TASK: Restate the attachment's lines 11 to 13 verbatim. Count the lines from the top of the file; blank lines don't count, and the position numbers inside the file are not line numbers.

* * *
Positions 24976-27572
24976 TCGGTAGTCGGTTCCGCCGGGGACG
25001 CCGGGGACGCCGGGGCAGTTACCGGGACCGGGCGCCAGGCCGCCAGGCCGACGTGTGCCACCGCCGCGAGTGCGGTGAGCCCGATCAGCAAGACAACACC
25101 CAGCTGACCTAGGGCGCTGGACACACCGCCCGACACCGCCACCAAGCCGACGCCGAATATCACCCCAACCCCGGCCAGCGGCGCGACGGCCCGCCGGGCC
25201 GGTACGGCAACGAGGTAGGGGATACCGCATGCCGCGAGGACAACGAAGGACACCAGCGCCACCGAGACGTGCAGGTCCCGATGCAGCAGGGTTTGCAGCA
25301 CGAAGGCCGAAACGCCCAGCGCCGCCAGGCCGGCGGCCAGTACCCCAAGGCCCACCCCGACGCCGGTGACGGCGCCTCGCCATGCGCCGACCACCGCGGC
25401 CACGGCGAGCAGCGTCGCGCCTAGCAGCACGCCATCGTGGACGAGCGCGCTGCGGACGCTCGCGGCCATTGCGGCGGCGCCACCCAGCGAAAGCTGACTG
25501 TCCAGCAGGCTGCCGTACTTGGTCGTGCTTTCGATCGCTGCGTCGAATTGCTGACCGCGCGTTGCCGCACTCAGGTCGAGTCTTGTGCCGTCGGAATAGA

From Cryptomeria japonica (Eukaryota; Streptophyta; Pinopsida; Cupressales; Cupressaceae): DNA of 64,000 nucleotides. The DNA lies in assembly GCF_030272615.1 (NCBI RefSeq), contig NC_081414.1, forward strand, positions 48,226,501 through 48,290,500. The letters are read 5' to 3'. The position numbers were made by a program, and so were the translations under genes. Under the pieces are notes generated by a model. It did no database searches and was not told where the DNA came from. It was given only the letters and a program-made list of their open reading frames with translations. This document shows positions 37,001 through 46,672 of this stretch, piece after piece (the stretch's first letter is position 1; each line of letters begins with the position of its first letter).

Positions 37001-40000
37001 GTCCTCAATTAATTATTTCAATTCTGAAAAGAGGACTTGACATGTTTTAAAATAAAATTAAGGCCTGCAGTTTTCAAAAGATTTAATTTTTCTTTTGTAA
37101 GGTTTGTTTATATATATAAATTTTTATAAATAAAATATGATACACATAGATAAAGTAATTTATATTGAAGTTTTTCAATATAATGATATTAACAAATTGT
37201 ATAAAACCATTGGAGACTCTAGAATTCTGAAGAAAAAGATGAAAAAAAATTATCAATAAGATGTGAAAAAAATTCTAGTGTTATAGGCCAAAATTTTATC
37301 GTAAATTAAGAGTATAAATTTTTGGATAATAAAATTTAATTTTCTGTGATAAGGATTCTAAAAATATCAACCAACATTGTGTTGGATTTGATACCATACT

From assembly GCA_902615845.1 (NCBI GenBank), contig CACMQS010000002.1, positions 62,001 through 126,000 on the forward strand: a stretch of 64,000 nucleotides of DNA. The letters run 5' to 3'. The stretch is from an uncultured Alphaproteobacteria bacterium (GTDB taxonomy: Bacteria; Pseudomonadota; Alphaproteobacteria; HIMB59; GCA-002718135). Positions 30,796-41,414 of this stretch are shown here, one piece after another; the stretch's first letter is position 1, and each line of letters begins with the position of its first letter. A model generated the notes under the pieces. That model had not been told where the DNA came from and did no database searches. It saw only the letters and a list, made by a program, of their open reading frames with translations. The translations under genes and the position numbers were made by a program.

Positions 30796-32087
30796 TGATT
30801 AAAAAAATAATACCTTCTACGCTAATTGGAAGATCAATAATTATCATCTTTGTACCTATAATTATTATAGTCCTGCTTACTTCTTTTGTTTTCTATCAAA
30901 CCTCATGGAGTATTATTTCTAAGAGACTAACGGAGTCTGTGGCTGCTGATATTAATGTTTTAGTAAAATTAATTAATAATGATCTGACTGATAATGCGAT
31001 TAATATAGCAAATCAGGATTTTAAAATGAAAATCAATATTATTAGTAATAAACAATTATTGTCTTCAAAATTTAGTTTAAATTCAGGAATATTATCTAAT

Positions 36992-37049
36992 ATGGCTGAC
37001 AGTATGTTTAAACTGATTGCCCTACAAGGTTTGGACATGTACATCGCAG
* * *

37001 GTCCTCAATTAATTATTTCAATTCTGAAAAGAGGACTTGACATGTTTTAAAATAAAATTAAGGCCTGCAGTTTTCAAAAGATTTAATTTTTCTTTTGTAA
37101 GGTTTGTTTATATATATAAATTTTTATAAATAAAATATGATACACATAGATAAAGTAATTTATATTGAAGTTTTTCAATATAATGATATTAACAAATTGT
37201 ATAAAACCATTGGAGACTCTAGAATTCTGAAGAAAAAGATGAAAAAAAATTATCAATAAGATGTGAAAAAAATTCTAGTGTTATAGGCCAAAATTTTATC